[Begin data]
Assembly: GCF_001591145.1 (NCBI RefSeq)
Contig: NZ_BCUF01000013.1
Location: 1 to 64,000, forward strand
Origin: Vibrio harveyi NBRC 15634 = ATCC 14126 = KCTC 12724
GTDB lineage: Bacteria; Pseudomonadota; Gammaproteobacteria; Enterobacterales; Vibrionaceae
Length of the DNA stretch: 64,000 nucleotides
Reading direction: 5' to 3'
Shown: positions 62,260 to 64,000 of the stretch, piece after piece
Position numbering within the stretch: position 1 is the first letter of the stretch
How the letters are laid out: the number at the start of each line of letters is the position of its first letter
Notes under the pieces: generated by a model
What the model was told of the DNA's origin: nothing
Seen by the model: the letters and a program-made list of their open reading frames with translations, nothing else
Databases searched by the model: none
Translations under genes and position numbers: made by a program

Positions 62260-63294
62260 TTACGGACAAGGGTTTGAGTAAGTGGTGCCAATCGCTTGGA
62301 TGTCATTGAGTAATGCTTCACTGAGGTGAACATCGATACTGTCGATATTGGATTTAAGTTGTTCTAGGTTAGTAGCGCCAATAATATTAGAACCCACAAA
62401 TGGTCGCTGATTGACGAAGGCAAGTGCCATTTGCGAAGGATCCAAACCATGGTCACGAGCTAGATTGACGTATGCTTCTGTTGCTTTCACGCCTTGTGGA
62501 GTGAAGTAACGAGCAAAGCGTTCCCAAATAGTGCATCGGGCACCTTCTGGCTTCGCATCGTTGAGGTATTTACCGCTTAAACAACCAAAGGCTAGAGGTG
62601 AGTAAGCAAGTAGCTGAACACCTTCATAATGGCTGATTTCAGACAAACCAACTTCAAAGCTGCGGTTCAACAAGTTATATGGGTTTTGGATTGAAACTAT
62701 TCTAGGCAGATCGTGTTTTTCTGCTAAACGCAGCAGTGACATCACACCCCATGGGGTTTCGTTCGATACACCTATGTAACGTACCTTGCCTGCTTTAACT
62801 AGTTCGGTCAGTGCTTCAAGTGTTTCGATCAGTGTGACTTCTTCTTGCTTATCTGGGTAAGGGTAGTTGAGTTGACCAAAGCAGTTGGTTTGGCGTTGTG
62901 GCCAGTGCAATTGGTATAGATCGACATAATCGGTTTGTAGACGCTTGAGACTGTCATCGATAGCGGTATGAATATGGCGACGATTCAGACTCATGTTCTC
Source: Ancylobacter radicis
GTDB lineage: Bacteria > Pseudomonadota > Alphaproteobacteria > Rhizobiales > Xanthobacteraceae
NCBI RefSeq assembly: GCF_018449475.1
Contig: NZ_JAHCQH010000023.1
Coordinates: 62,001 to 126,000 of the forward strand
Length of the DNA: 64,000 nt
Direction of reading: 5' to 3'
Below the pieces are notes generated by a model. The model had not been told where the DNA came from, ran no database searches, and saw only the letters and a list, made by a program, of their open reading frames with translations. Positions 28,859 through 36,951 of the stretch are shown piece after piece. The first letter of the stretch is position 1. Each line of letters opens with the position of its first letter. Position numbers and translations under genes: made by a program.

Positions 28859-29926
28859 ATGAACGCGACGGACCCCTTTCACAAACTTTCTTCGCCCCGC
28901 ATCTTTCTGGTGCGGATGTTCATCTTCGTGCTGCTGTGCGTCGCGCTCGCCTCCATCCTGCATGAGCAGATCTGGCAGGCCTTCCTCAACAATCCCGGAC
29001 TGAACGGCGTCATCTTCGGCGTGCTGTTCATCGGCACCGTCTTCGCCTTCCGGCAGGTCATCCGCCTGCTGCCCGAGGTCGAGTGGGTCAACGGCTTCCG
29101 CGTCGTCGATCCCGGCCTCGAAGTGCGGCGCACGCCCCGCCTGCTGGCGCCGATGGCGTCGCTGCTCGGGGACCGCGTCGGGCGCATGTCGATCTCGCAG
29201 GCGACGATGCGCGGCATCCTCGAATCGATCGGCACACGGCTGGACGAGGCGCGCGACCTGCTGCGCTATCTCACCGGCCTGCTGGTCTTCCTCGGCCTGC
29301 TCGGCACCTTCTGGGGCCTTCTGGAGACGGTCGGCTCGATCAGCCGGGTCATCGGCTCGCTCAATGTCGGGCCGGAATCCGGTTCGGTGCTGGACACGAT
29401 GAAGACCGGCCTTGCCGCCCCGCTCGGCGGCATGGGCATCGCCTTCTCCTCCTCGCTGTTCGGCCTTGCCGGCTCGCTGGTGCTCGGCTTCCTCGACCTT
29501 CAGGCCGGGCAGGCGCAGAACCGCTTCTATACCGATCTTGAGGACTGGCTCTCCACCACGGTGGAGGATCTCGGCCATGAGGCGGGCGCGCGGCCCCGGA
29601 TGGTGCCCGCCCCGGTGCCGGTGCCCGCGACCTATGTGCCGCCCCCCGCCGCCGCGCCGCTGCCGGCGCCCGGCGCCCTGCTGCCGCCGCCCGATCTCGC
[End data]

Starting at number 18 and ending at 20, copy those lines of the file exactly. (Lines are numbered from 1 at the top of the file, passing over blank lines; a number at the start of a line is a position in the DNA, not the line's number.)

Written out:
62301 TGTCATTGAGTAATGCTTCACTGAGGTGAACATCGATACTGTCGATATTGGATTTAAGTTGTTCTAGGTTAGTAGCGCCAATAATATTAGAACCCACAAA
62401 TGGTCGCTGATTGACGAAGGCAAGTGCCATTTGCGAAGGATCCAAACCATGGTCACGAGCTAGATTGACGTATGCTTCTGTTGCTTTCACGCCTTGTGGA
62501 GTGAAGTAACGAGCAAAGCGTTCCCAAATAGTGCATCGGGCACCTTCTGGCTTCGCATCGTTGAGGTATTTACCGCTTAAACAACCAAAGGCTAGAGGTG